Xiaomi was smart to center its smartphone innovation around the camera. Sure, the Mi 11 is the first phone to come with a Snapdragon 888 SoC, but the chipset isn’t as important as what it actually powers… an Android phone designed to be a cinematic behemoth that takes on the iPhone 12 Pro.
For long, the biggest comparison between Android and iOS devices has been the camera… specifically the still camera. Video has hands-down been Apple’s secret sauce all along, but the Mi 11 brings the fight to Apple with its 108MP Wide-Angle camera with optical image stabilization, a 13MP ultra-wide camera, 5MP ‘telemacro’ camera, and an incredible AI that works behind the scenes to make the Mi 11’s videos, as Xiaomi likes to say, ‘cinematic’. The AI powers the Mi 11’s low-light mode which can take underexposed videos and enhance them in realtime with a RAW-level AI. The AI even brings features like Magic Zoom (or the iconic Dolly Zoom effect seen in Alfred Hitchcock’s Vertigo), along with Time Freeze and Freeze-Frame Videos, Time Lapse, along with a variety of cinematic filters that make your videos mimic the effect of being recorded using a professional setup, and an AI Erase 2.0 feature that lets you remove unwanted objects from your video.
As remarkable as Xiaomi touts its camera setup to be, it’s the screen that reinforces this. The Mi 11’s WQHD+ set 13 new records and received an A+ rating from DisplayMate. HDR10+ video recording and 10-bit color representation make everything you shoot look much more vivid, and color-accurate. With Super Resolution Technology, Xiaomi claims it can upscale older videos too, doubling their resolution to make pixelated videos clearer than before. The cherry on the cake is the speaker on the flagship smartphone, which comes powered by Harman Kardon, a partnership that helps enhance the acoustics of the dual speakers, providing exquisite and crisp high-end sound quality. This makes everything from video recording to video playback an experience that’s quite literally a class apart.
The flagship phone also comes with a flagship-worthy design. The Quad-curved display on the front allows the bezels to fade away into the background, creating an immersive experience that’s reinforced by Corning’s Gorilla® Glass Victus. The back features 3D glass too, and is available in 3 standard colors, as well as a Xiaomi Signature rippled glass edition that explores light, shadow, and pearlescent reflections in an absolutely new way. The phone comes with WiFi 6 and support for 5G. It even packs 55W wired turbo-charging, 50W wireless turbo-charging, and 10W reverse wireless charging on the back, and an in-screen fingerprint sensor on the front that even functions as a heart-rate monitor… a first of its kind!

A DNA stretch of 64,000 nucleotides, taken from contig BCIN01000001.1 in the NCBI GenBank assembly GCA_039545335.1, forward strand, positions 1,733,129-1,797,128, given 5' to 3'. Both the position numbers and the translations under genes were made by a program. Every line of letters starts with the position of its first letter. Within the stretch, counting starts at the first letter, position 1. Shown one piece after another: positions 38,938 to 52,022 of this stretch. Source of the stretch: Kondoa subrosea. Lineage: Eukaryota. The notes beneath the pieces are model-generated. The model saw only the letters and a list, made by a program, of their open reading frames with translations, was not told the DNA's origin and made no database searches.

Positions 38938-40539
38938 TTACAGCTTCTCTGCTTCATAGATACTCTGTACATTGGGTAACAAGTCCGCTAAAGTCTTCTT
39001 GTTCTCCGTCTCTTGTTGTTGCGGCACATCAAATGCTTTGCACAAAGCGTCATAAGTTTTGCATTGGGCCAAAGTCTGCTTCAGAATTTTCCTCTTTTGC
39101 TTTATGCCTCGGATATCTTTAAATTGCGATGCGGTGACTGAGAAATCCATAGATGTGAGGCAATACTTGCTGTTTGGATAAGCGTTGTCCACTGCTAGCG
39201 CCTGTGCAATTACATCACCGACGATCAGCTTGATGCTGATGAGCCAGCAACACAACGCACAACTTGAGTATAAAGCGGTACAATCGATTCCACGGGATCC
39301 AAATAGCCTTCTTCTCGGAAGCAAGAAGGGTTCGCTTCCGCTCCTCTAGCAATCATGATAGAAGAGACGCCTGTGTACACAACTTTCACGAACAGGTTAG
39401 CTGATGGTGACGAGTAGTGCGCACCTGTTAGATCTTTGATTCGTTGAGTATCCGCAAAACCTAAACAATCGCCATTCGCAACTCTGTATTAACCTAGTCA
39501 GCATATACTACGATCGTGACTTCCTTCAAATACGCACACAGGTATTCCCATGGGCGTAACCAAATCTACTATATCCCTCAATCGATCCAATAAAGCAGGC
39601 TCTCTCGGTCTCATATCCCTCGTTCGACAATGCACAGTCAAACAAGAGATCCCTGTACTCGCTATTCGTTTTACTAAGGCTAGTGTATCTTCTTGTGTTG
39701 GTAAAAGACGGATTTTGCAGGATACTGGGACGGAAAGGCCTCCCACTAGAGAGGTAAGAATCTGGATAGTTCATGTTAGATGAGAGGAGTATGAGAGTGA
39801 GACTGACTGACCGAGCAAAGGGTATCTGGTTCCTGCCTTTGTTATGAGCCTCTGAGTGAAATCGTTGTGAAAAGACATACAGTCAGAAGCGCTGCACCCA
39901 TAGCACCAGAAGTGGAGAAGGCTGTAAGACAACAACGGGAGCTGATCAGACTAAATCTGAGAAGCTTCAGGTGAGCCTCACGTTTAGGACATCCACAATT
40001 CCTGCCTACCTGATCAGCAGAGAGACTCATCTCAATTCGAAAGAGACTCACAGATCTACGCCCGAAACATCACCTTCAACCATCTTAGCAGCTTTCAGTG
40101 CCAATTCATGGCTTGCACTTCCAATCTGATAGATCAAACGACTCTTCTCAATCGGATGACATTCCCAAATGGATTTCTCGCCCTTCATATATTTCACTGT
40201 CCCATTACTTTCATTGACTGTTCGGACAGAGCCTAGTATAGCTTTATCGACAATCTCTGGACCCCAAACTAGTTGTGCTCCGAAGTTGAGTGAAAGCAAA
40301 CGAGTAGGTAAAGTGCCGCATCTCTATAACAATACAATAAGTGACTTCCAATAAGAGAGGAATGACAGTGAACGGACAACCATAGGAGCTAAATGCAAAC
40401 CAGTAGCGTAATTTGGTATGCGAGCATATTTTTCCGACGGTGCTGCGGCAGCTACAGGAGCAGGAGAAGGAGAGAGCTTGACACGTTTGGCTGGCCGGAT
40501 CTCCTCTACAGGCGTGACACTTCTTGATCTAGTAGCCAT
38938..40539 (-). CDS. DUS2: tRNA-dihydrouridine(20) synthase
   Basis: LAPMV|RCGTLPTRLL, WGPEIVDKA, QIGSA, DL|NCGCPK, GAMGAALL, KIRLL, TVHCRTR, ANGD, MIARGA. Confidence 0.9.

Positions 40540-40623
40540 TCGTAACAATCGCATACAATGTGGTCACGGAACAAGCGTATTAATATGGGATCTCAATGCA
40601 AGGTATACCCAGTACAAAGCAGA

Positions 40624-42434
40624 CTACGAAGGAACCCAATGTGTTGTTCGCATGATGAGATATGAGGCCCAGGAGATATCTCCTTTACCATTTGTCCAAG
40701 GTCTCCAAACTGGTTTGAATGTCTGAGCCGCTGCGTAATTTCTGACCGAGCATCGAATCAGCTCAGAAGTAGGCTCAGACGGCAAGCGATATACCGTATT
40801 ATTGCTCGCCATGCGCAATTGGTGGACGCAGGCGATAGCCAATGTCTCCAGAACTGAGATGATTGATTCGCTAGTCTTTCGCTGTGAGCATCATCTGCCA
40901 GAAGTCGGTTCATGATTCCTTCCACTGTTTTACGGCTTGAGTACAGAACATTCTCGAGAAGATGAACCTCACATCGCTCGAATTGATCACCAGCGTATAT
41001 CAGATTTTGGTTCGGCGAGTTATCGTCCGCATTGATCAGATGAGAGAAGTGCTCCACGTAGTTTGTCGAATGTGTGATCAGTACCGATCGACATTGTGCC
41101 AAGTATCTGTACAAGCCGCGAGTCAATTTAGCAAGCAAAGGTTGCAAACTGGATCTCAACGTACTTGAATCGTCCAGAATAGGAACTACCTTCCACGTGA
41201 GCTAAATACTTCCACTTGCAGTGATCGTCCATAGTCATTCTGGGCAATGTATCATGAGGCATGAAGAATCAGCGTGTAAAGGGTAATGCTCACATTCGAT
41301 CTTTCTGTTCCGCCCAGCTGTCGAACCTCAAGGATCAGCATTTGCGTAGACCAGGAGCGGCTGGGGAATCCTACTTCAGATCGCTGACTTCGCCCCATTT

What really stands out is how the Mi 11 embodies everything that an iPhone-rivalling Android phone should be. It has a laser-like focus on on championing video with hardware as well as a powerful AI, but also nails other aspects with that gorgeous quad-curved WQHD+ screen, the Snapdragon 888 SoC, a rich speaker courtesy Harman Kardon, powerful wired AND wireless charging, support for 5G, and a heart-rate monitor integrated right into the smartphone… all wrapped in a sleek, curved, drop-dead gorgeous design that’s drop-resistant too, thanks to the Gorilla Glass Victus. Pre-orders for the Mi 11 begin on February 26 (followed by full-scale availability in March) with a base price of €749 ($903).
It seems like flexible displays have finally found their place in the smartphone world. Folding phones haven’t been their best application (because folding screens leave a crease behind, and result in thicker phones), but sliding/rolling displays seem to be an interesting approach that allows phones to have larger screens in smaller, thinner bodies. LG, Oppo, and TCL have all indicated they’re working on smartphones with rollable scroll-inspired displays, and according to a new patent discovered by LetsGoDigital, Xiaomi seems to be working on a rollable display smartphone too.
The conceptual Xiaomi phone uses the sliding mechanism and flexible display to its advantage. The design comes with virtually no bezel on the front, and the display cascades off the base (like a waterfall), transitioning to the back and turning into a secondary display that works with the main camera. Upon command (either through a voice command or a tap on the screen), the front of the phone slides downwards and reveals the front-facing camera setup on the top. It includes the selfie camera, as well as an ambient light sensor, a distance sensor, and a dot projector. The receiver is also hidden behind the slider display.
This dual-screen dual-camera opens the Xiaomi slider concept up to quite a few use-cases. The larger screen on the front can be used for selfies, facial-unlock, and even video conferencing, while the smaller screen on the back can act as a viewfinder for more elaborate group photos, videos, etc. For visualization purposes, the sliding concept contains the quad-camera module from the Mi10 Pro.
This concept was first published on LetsGoDigital. Click here to view the original piece.